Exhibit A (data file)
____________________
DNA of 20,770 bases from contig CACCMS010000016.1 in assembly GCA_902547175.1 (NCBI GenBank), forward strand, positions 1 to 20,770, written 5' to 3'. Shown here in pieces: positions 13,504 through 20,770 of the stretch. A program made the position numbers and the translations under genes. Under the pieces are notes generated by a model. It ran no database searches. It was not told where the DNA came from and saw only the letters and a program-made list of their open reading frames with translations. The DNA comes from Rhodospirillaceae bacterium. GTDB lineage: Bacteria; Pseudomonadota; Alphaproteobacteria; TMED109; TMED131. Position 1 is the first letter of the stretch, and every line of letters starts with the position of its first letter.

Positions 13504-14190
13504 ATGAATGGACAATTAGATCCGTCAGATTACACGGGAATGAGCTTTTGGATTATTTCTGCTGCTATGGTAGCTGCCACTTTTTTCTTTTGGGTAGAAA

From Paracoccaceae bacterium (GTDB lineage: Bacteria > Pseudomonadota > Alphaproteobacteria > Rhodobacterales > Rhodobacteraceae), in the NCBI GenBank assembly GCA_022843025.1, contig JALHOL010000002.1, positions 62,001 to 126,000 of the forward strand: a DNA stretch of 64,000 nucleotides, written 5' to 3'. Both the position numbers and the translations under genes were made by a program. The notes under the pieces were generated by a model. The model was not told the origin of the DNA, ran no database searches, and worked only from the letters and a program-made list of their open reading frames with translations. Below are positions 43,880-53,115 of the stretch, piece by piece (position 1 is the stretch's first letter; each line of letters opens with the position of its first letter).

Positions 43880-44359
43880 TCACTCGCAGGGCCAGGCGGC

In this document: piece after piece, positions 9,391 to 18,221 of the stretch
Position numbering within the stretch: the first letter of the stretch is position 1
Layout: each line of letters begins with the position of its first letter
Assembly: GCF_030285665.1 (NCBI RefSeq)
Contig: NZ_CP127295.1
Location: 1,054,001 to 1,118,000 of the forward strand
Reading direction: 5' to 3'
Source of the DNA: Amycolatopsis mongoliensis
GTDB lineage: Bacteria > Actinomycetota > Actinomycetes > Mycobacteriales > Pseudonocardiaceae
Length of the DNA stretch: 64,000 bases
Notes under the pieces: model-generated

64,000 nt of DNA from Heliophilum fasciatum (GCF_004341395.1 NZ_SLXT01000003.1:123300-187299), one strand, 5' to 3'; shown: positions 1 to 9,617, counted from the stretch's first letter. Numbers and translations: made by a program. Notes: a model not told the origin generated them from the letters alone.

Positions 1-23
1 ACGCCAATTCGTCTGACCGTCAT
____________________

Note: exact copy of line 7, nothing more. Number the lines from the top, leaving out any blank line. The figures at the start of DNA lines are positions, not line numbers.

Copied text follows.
In this document: piece after piece, positions 9,391 to 18,221 of the stretch